Climate change is one of the most significant challenges of our time, and the need for action has never been greater. Carbonator was inspired by the urgent need to empower individuals to take action against climate change. By providing access to critical data, tools, and resources, Carbonator aims to help people understand the impact of their actions and make informed decisions that reduce their carbon footprint. Our goal is to make it easy and accessible for everyone to contribute to the fight against climate change, so we can create a more sustainable future for generations to come. We chose the name Carbonator to suggest that our product provides a broad view of climate patterns, much like a telescope provides a view of the cosmos, encouraging users to explore and investigate the facts on their own in addition to incorporating natural language technology to suggest further ways to get involved.

What it does

Carbonator is a way to quantify your carbon footprint accurately, compare it to the carbon footprint of others, and measure your improvement or regression over time. Using our carbon calculator, you can determine how much any particular carbon-emitting activity damages our environment. To encourage you to maintain lower carbon emissions, a task system has been implemented to walk you through sustainable practices in bite-sized assignments rather than forcing significant commitments and lifestyle changes. After setting up an account and logging in, a logger will be available to document your carbon emissions in real time. These measurements will be saved, and used to generate statistics to track your emissions and hold you accountable for your contributions to our global struggle.

The application takes two entries, a location and a year date. Using these two points, it obtains historical data regarding this region from multiple datasets provided by Google’s Earth Engine (Google Cloud Platform), including precipitation, temperature, changes in local water level, natural disaster threat levels, and other factors like atmospheric analysis of certain compounds. After obtaining data as far back as the information goes, the application attempts to make a future analysis up until the user’s specified year to date. The application then returns various data charts and an index of how livable the specified area will be in said year.

How we built it

We ran the React application on Flask to get user queries from another IP address and respond with information. We used React.js to access the information from the website as well as display the requested information. We then searched Earth Engine’s repositories for datasets we could use to build our project. We used various Python libraries to analyze the data extracted from Earth Engine, including stats models to train the machine learning models, and Matlab to generate and send images to the front end. The app was built with Flask, python, html5, css3, and sqlite3. The SQLite database holds user data on carbon emissions and handles login/logout/signup. The Python scripts perform calculations for the carbon footprint. Flask manages redirects and receives form inputs to be given to the Python scripts.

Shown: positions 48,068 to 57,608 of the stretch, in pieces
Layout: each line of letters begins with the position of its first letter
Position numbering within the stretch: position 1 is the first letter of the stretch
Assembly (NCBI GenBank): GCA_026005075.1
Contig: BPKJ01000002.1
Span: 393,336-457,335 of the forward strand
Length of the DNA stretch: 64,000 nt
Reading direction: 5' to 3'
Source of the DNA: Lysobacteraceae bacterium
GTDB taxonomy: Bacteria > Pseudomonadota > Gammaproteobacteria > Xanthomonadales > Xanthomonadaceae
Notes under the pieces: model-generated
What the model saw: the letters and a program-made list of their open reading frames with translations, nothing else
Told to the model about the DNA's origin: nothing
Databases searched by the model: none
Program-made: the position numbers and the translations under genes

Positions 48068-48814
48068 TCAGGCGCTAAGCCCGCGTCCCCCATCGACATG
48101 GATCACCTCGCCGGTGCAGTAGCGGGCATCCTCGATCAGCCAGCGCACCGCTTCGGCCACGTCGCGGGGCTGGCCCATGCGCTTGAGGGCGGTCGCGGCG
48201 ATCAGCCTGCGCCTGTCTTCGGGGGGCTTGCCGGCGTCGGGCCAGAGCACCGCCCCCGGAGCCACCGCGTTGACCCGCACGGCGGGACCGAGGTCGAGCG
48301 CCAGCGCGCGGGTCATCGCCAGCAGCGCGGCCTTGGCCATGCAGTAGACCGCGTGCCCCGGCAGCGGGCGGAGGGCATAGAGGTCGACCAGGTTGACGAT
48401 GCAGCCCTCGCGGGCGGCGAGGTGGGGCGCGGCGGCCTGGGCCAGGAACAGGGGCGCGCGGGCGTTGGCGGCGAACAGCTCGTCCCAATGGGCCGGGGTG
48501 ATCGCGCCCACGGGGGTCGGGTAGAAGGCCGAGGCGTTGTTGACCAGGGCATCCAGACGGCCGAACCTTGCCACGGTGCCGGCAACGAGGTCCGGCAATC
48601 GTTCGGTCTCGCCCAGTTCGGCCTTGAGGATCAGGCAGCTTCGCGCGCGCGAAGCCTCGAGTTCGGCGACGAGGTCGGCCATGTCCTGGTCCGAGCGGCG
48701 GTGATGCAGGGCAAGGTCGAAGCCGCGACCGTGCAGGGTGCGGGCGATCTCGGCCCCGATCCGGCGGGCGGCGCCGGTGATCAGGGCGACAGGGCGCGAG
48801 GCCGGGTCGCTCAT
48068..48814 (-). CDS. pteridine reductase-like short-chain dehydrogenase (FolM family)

Challenges we ran into

We are integrating the various APIs into one cohesive web application How to interpret the data from Google’s Earth Engine. There is a vast repository of data regarding hundreds of different aspects of Earth, and this data is stored as a wide variety of other variables and types. The documentation for each dataset is not as comprehensive as we hoped. We had to learn how to interpret scientific data and then use technology to analyze and accurately extrapolate said data. We also had to learn how to efficiently parse through images to cut down the large amount of time it takes to train the model. In addition, the team had to learn new tools such as Flask and server hosting, which are essential to the project. While we would have loved to demonstrate analysis of various tools like pixel analysis of vegetation and atmospheric analysis of various compounds, we realized that the processing time was too great for this demonstration and that creation of a truly accurate model would take some more time than we have for this event.

Accomplishments that we're proud of

Built an accurate carbon calculator with multiple parameters. We are very proud of the web design, as well as the login system. Getting the SQL files to work was a big accomplishment. We are also proud of our ability to have created a web tool that not only will help people decide where to live, but also educate people about the real effects of climate change and the usefulness of space technologies like satellite sensors and imagery.

What we learned

Our team learned how to efficiently analyze large datasets for useful information and trends, in addition to training a model to make an accurate analysis of said data. We learned how to deploy a functional web app over a server. In addition, some members of the team were introduced to libraries like React.js for the first time. Also learned how to work with Flask and SQLite, and how to make a front end and back end cooperate better.

What's next for Carbonator

Make an app which would be accessible and used by more people which would make it a conventional standard for all people to check their carbon footprint like they check the temperature and work on it individually to make a change. We also hope to continue to add more significant features and analyses to our tool. We realized that there are truly vast amounts of information about the climate and Earth in a wide variety of useful categories. Potential features include better analysis of vegetation, droughts, and natural disasters. We would also look into stronger prediction models more accurate to the specific dataset.

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